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Washington state is showing clear signs of a strong economic recovery. The Washington recovery is broad and deep and all across our state.
Employment in Washington is increasing more rapidly than in the country as a whole. We added over 61,000 jobs in the last year, including 10,000 net new jobs in October alone. Our unemployment rate has dropped by almost two percentage points since a year ago, twice as fast as the rest of America. We’ve gone in a short time from one of the highest unemployment rates in the country to the national average! All this growth means that we have virtually regained all the jobs lost during the recession that began after 9/11.
The jobs that are being created are good jobs, too. Between the first and second quarters of this year, Washington had the highest increase in personal income in the country. Our earnings growth was twice the national average.
Many of these jobs have been created by businesses choosing to set up shop here in Washington. For example, nine national companies have chosen Washington over Oregon, Idaho and even California for major regional distributions, operations or manufacturing centers, directly employing 2,500 new employees.
|Quote of the Week
“I am pleased with the many steps we have taken to grow the economy here in Washington. But to keep our state economy strong, we must continue to build a strong, world-class education system. Our children will need the best education possible to prepare for the global, high-tech, 21st century economy that awaits them.”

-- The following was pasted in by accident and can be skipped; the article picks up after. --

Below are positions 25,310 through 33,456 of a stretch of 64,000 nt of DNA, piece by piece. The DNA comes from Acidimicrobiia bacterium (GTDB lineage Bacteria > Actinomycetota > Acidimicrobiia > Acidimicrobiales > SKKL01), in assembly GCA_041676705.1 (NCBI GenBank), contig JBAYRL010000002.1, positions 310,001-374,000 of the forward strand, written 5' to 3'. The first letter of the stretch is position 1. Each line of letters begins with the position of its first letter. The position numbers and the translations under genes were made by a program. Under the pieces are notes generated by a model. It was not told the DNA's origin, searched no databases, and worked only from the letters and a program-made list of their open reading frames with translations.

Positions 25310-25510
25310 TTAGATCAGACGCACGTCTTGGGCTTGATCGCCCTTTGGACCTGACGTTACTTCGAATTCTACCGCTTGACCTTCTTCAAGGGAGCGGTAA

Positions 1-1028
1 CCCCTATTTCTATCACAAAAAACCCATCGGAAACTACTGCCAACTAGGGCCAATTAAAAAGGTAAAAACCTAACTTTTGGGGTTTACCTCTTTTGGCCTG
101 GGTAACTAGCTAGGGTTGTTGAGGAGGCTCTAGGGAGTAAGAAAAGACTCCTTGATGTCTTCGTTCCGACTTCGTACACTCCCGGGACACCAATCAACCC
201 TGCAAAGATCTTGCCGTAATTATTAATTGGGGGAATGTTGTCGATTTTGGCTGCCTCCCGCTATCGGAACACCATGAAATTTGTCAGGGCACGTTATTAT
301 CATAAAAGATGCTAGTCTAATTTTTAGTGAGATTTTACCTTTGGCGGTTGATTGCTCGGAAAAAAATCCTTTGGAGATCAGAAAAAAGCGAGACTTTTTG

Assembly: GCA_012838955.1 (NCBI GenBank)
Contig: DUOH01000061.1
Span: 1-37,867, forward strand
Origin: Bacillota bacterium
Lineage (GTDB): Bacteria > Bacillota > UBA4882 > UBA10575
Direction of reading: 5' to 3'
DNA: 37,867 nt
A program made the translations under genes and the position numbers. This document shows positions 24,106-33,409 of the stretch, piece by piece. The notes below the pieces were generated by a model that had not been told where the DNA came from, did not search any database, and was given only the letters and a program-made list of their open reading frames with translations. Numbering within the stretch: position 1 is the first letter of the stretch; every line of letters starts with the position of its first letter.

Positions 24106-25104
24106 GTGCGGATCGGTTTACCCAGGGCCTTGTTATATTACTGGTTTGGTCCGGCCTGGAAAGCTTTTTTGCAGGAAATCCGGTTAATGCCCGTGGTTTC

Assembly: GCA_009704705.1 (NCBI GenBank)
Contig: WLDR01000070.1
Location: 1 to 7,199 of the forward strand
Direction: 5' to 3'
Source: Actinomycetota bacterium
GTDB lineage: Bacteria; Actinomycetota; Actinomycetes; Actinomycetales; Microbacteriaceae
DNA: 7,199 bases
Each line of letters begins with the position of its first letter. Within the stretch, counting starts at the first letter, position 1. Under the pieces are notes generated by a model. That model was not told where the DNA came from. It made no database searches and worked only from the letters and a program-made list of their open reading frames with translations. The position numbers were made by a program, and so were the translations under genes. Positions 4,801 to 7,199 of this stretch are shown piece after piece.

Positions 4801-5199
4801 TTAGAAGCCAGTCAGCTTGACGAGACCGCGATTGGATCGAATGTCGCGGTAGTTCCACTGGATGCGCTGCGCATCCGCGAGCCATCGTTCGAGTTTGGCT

—Governor Locke, December 1, 2004
Recent studies by independent organizations confirm our success in improving our business climate. A study by the Tax Foundation ranked Washington 9th best in the nation for business friendly tax climate. The Small Business Entrepreneurial Council ranked Washington the 4th friendliest business environment. The Pollina Corporate Real Estate company, one of the top U.S. corporate site relocation experts, recently named Washington one of America’s ten most business friendly states. And the U.S. Census Bureau recently released state rankings for combined state and local tax burdens. We ranked 31st, meaning 30 states have higher combined tax burdens. This is the lowest our state has ranked since 1981!
So how did we do it? There are many actions we took as a state. From our Priorities of Government budget process to our trade missions to the nickel transportation package, from targeted tax incentives to skills training for specific business sectors, we have taken many steps to bring economic prosperity back to the state.
Partnerships between state and local governments and private organizations have also been significant contributors to our state’s success. A great example is the group that convinced Boeing to locate final assembly of the 7E7 in Washington. The statewide, bipartisan effort of the Action Washington team was unprecedented—and very successful.
We need to bottle the energy, enthusiasm and collaboration we generated during the 7E7 effort to focus on other economic development objectives. Action Washington demonstrated that when we all work together–state and local governments, labor and private businesses–we can accomplish great things for our state. But instead of waiting for the next opportunity to come along to unleash this powerful partnership, let’s create our own opportunities by targeting those industries that can be engines of prosperity in Washington.
One great tool we must maintain and indeed enlarge is funding through the Community Economic Revitalization Board. CERB is a valued program that creates significant economic impacts in participating communities. But the demand for CERB funding far exceeds the available dollars. A stable funding source is needed to ensure the future of the program.